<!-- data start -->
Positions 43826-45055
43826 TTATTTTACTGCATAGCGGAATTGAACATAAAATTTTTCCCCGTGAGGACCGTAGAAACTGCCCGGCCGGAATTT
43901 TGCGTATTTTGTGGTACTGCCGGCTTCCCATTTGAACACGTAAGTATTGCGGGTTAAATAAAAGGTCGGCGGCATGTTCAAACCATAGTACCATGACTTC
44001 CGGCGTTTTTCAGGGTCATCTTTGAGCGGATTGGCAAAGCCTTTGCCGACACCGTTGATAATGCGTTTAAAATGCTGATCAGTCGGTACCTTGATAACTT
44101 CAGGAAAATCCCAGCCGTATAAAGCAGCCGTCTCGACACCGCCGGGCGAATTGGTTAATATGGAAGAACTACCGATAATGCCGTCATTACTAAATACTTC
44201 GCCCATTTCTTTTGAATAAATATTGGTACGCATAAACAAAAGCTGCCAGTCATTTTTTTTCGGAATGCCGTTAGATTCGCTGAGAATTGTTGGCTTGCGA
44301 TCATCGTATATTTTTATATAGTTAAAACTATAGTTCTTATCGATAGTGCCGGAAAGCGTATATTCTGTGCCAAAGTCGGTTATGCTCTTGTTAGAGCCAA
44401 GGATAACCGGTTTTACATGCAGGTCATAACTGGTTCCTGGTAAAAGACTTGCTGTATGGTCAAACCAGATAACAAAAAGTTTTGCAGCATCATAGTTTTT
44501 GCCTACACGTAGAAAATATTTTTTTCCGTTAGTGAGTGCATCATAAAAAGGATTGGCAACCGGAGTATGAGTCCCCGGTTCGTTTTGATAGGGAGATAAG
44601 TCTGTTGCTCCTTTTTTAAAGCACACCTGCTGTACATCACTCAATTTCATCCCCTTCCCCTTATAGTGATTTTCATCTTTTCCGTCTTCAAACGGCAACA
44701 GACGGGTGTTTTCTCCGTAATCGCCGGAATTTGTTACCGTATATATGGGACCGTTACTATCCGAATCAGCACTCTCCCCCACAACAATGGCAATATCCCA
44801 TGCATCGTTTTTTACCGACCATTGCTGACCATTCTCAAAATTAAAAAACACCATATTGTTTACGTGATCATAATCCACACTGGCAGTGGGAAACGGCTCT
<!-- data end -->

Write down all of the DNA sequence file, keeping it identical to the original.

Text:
Positions 43826-45055
43826 TTATTTTACTGCATAGCGGAATTGAACATAAAATTTTTCCCCGTGAGGACCGTAGAAACTGCCCGGCCGGAATTT
43901 TGCGTATTTTGTGGTACTGCCGGCTTCCCATTTGAACACGTAAGTATTGCGGGTTAAATAAAAGGTCGGCGGCATGTTCAAACCATAGTACCATGACTTC
44001 CGGCGTTTTTCAGGGTCATCTTTGAGCGGATTGGCAAAGCCTTTGCCGACACCGTTGATAATGCGTTTAAAATGCTGATCAGTCGGTACCTTGATAACTT
44101 CAGGAAAATCCCAGCCGTATAAAGCAGCCGTCTCGACACCGCCGGGCGAATTGGTTAATATGGAAGAACTACCGATAATGCCGTCATTACTAAATACTTC
44201 GCCCATTTCTTTTGAATAAATATTGGTACGCATAAACAAAAGCTGCCAGTCATTTTTTTTCGGAATGCCGTTAGATTCGCTGAGAATTGTTGGCTTGCGA
44301 TCATCGTATATTTTTATATAGTTAAAACTATAGTTCTTATCGATAGTGCCGGAAAGCGTATATTCTGTGCCAAAGTCGGTTATGCTCTTGTTAGAGCCAA
44401 GGATAACCGGTTTTACATGCAGGTCATAACTGGTTCCTGGTAAAAGACTTGCTGTATGGTCAAACCAGATAACAAAAAGTTTTGCAGCATCATAGTTTTT
44501 GCCTACACGTAGAAAATATTTTTTTCCGTTAGTGAGTGCATCATAAAAAGGATTGGCAACCGGAGTATGAGTCCCCGGTTCGTTTTGATAGGGAGATAAG
44601 TCTGTTGCTCCTTTTTTAAAGCACACCTGCTGTACATCACTCAATTTCATCCCCTTCCCCTTATAGTGATTTTCATCTTTTCCGTCTTCAAACGGCAACA
44701 GACGGGTGTTTTCTCCGTAATCGCCGGAATTTGTTACCGTATATATGGGACCGTTACTATCCGAATCAGCACTCTCCCCCACAACAATGGCAATATCCCA
44801 TGCATCGTTTTTTACCGACCATTGCTGACCATTCTCAAAATTAAAAAACACCATATTGTTTACGTGATCATAATCCACACTGGCAGTGGGAAACGGCTCT